UK firms fall short on innovation

17 July 2012

LONDON: Brand owners in the UK have substantially trimmed their outlay on innovation in the last five years, greatly contributing to a "lost decade" of development in this area, a report has revealed.

Nesta, a not-for-profit body focusing on innovation, surveyed 1,200 businesses, and found overall expenditure in this field fell by 14%, or £17bn, between 2009 and 2011.

This decline compounded a slide of 7%, equivalent to £7.4bn, from 2008 to 2009, and a "stagnation" of corporate spending between 2000 and 2008, at 12% of private sector output.

As defined by the report, innovation encompassed branding, R&D, design, training and skills, software development and organisational change, and yielded 63% of GDP growth in the UK from 2008 to 2009.

"Everyone agrees that innovation is the only route to long term growth," said Geoff Mulgan, Nesta's chief executive officer. "The concern is that ... investment in the future didn't just fall during the immediate aftermath of the financial crisis, but also continued falling as the economy appeared to stabilise."

"Other countries are making investment in innovation a top priority and the UK cannot afford not to do the same ...  British business prioritised cash and concrete over investment in future technologies and services, a potentially disastrous decision that now needs to be put right."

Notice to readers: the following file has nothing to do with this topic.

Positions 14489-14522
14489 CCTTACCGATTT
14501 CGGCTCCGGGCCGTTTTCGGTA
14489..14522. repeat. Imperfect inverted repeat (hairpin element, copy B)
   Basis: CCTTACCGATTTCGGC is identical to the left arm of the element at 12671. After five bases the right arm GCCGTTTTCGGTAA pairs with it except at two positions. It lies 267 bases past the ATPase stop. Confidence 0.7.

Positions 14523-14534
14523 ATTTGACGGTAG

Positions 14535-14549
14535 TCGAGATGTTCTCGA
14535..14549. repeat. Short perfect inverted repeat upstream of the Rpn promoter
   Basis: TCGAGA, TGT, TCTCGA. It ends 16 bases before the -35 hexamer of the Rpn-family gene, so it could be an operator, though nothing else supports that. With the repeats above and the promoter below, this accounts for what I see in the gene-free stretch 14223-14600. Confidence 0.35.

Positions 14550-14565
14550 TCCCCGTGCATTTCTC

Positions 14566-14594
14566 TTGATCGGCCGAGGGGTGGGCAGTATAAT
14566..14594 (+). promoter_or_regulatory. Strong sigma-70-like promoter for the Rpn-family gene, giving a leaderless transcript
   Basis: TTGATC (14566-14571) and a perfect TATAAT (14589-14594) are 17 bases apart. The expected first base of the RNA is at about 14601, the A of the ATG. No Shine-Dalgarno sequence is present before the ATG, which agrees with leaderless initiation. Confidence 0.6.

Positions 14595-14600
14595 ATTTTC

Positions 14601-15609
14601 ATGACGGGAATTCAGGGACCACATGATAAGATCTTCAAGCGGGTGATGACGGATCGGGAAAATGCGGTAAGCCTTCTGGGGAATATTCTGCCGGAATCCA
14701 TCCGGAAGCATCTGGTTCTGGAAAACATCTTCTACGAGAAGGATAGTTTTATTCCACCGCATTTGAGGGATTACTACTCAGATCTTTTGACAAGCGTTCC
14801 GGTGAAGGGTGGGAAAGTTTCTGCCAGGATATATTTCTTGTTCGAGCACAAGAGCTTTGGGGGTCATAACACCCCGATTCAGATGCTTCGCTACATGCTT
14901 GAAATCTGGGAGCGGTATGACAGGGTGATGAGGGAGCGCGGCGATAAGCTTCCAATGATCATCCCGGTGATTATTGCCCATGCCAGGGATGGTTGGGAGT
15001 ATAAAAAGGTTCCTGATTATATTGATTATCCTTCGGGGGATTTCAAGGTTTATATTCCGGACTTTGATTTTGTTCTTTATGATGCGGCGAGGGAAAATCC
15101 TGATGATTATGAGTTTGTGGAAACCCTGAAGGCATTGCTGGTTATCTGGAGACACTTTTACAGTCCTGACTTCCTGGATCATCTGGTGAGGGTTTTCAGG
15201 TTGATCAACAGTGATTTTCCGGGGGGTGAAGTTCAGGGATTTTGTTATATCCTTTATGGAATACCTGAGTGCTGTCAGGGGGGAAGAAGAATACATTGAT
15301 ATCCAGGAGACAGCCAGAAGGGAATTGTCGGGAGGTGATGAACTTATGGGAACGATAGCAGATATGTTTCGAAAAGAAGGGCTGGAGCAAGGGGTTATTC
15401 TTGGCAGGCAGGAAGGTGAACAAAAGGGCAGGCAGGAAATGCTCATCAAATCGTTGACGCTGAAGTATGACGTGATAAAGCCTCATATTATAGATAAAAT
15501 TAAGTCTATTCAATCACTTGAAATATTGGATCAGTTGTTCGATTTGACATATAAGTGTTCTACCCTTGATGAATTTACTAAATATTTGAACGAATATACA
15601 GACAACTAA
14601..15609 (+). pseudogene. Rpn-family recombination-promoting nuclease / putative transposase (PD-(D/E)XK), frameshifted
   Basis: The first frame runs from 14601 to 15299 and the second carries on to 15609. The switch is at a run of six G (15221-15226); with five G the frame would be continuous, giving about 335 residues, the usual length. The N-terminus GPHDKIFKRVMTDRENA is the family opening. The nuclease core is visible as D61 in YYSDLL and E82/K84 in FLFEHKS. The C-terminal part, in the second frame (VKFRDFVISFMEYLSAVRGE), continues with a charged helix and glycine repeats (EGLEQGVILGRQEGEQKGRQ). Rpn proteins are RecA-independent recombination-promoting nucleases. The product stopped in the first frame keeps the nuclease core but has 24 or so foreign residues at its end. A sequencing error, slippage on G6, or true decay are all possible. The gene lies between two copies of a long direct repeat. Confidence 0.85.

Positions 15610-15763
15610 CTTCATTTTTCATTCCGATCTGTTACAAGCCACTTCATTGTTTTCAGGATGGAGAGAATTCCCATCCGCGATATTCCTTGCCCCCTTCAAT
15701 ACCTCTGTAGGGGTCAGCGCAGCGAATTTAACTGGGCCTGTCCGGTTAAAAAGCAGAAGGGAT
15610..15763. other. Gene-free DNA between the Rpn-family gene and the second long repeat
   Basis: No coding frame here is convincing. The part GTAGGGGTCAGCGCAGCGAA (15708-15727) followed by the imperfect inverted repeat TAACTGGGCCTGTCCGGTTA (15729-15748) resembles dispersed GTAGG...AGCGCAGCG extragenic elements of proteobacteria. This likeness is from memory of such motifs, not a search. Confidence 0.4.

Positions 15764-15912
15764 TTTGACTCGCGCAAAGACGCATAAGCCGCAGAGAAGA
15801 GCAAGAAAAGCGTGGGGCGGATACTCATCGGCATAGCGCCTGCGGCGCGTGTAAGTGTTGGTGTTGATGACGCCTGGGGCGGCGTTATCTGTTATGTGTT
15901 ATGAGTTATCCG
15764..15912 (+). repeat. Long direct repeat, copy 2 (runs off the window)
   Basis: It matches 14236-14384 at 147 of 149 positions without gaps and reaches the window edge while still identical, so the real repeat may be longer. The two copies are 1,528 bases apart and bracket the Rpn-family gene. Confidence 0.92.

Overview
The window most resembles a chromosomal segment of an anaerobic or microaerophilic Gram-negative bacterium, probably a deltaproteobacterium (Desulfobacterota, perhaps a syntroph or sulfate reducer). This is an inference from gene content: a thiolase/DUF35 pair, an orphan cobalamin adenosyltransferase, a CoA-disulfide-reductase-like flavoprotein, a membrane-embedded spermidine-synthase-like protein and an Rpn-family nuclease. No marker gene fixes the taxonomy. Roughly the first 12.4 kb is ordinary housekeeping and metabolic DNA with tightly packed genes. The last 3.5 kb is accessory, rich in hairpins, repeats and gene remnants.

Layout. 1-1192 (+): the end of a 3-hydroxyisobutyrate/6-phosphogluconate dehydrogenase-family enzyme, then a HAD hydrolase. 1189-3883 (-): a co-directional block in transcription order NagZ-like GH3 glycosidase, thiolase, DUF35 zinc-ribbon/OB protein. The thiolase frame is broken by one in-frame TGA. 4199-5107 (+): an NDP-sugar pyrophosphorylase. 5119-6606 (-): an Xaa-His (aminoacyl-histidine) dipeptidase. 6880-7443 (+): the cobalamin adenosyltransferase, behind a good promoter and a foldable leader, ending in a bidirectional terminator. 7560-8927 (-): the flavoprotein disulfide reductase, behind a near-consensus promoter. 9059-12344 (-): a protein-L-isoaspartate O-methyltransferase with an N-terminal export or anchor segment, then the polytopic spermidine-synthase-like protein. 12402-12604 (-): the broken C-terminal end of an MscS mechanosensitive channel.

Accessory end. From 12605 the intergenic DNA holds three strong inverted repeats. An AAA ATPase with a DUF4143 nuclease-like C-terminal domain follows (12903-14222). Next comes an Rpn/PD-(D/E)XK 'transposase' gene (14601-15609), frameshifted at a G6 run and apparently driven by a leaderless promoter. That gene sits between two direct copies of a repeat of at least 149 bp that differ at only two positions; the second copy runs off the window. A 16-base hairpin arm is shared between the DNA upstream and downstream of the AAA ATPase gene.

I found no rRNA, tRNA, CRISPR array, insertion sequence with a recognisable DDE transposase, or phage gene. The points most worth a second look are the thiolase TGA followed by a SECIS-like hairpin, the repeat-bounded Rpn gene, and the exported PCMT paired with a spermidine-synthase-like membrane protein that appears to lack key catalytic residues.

Currently, 70% of outlay takes the form of "own-account" – namely, in-house – innovation, rather than that bought externally in the market. The study called this approach "hidden innovation".

Based on full-year figures for 2009, it also revealed that the investment in R&D stood at £16.2bn, with design yielding £15.5bn and organisational improvement taking £25.7bn.

Training and skills development attracted a further £25.8bn, while software enhancements logged £22.6bn, followed by advertising and market research on £12.8bn.

Elsewhere, the analysis also revealed that organisations in manufacturing-led industries were responsible for the vast majority of pure R&D expenditure, at 76.5%.

These companies also contributed the largest single share of spending on design, posting 25%. Trade, hotel and transportation firms accounted for most expenditure on advertising and market research, on 36.8%.

More broadly, manufacturing companies had the highest share of spending, on 17%, ahead of personal services on 16% and financial services on 15%, the analysis added.

Data sourced from Nesta; additional content by Warc staff